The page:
Chapman returns to camp for first time since scary line drive

GOODYEAR, Ariz. -€“ His eyes were blackened and his face noticeably swollen but so was the smile of appreciation on the face of Reds closer Aroldis Chapman.

Chapman on Sunday made his first appearance at the team’€™s spring training complex since being hit by a line drive in a Cactus League game four days ago. Chapman had surgery on Thursday to insert a titanium plate over his left eye in order to stabilize the fracture area that was caused when Kansas City catcher Salvador Perez returned one of Chapman’s fastballs right back at the lefthander.

Chapman was released from the hospital on Saturday and met with his teammates at the team’s complex before they left for the short ride to Goodyear Stadium where the Reds were to play against Milwaukee. He later spoke to media with the assistance of assistant trainer Tomas Vera serving as an interpreter.

"To be honest with you, I feel really good. I feel a lot better than I thought I was going to be," said Chapman. "At that exact moment, you don’t have a chance to think about anything when it actually happened. All I was thinking about was that nothing wrong was happening with me. I didn’t have any bad thoughts in my mind when I was down and feeling what I was going through."

Chapman said the worst part of the situation is when doctors told him it would be six-to-eight weeks before he could begin throwing.

Chapman has saved 76 games the last two seasons for the Reds while recording 234 strikeouts in 135 2/3 innings. His ability to repeatedly top 100 mph on the radar gun, including a record 105 mph, with his fastball has been his calling card and led to him being nicknamed “The Cuban Missile” but he had no chance of getting out of the way when Perez connected with a fastball in the sixth inning of Wednesday’s game and sent it right back at him. Chapman suffered a mild concussion and multiple fractures above his left eye and nasal region.

Chapman’s father was at the game when his son was injured and rushed out to the mound area as trainers and paramedics attended to Chapman. Chapman’s parents as well as his 4-year-old daughter and her mother now live in Florida after being able to leave their native Cuba. Chapman said the rest of his family besides his father wanted to visit him in Arizona after the injury but he decided it would be better that they wait to join him when he returns to Cincinnati with the Reds next weekend.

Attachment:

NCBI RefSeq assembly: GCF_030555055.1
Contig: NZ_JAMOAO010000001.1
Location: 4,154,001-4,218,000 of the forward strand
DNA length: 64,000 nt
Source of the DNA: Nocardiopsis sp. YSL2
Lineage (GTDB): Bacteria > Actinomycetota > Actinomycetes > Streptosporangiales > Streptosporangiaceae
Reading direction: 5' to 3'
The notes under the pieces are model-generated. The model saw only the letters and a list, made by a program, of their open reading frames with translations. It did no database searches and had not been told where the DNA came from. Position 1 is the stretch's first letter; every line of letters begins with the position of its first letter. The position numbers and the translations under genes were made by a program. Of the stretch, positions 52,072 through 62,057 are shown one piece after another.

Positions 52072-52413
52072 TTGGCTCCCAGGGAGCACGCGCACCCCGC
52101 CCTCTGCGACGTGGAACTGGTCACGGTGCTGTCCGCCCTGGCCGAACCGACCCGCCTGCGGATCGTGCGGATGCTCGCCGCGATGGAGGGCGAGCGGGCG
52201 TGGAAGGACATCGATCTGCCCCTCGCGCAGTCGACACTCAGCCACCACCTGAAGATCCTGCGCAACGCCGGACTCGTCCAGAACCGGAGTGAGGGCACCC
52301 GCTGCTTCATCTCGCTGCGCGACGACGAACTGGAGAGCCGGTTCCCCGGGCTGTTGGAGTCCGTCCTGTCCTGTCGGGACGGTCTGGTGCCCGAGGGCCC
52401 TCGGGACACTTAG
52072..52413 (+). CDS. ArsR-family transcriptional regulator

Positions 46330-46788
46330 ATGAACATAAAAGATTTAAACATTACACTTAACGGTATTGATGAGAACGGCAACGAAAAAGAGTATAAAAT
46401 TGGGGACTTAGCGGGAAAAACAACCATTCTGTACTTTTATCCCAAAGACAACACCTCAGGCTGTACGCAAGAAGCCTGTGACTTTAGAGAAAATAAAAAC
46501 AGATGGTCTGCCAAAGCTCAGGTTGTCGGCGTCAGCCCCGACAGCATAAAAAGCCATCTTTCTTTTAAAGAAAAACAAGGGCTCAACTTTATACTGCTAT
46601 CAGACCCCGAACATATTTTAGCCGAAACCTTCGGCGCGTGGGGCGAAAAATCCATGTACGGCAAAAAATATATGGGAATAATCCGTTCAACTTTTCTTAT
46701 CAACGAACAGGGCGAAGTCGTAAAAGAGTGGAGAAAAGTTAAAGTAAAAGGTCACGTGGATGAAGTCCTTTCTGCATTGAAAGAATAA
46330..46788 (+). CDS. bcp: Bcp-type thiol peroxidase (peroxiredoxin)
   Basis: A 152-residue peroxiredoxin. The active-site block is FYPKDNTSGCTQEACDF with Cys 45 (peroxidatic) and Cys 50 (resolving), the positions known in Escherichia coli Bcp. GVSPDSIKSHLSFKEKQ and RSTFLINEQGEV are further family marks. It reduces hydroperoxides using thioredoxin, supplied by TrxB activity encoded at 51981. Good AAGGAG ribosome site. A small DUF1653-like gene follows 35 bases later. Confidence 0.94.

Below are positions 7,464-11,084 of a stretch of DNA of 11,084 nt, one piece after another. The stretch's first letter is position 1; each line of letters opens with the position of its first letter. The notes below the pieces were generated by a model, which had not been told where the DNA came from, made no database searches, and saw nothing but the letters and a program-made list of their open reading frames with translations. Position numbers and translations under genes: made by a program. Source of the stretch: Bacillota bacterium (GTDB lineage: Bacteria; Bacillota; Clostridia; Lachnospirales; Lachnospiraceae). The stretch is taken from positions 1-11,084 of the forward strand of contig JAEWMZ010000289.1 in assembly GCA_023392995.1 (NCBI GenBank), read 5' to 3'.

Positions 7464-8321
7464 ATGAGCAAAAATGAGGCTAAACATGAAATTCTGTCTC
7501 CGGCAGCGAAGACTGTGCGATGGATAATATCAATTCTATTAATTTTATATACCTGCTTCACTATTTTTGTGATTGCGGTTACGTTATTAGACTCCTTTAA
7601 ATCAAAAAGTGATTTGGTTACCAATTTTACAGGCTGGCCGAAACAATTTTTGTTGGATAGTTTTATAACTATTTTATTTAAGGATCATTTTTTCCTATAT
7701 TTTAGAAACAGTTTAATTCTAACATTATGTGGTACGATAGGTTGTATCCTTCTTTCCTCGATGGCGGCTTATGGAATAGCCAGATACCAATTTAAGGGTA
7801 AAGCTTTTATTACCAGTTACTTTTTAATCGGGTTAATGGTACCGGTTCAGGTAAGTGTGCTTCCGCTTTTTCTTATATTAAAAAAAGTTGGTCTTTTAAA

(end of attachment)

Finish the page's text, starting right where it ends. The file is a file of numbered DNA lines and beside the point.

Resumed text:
“You can’t ask for more when you’re going through something like that and you have your father right there next to you. I’m so happy and glad that he was there with me when this happened,” said Chapman. “It was my decision not to have the other part of my family here with me because I believe it would be too much impact for them. It would be too much stress for them. It would cause me to feel in a different way to my recovery.”

Chapman said he was appreciative of all of the well wishes he received from his teammates and fellow players with other teams who came to visit him, including Perez. He said he’s also grateful for all of the support he received via various social media sites. It’s one of the reasons he posted a post-surgical photo of himself on Facebook and Instagram. It was his way of showing everyone he was doing fine.

He wanted to show the Reds how well he was doing personally, though. The visit to the clubhouse was impromptu. Manager Bryan Price said he didn’t know until about 15 minutes before Chapman arrived that Chapman would be visiting. The visit is part of the overall healing process Chapman must go through.

“He came in great spirits,” said Price. “I think it probably meant a lot to come back into the clubhouse. I know a lot of guys on the team went to visit him in the hospital, brought him food and sat with him and talked with him. It’s good to have him back.”

Chapman is expected to make a full recovery and be able to pitch this season. He is one of four pitchers expected to start the season on the disabled list for the Reds along with starter Mat Latos and relievers Jonathan Broxton and Sean Marshall. His rehabilitation process will be as much mental as physical.

He said he’ll take that process one step at a time. He also chuckled a bit as he said he might have to change up his pitching style a little.

“I haven’t thought about what’s going to happen with this,” said Chapman. “This could happen to anybody else. This is just something that happened in my job, I got hit. I know this is something that can happen. I’ve got to get over it. Personally, what I’m thinking right now is that I’m going to have to throw more balls in now, I’m going to have to start throwing inside more.”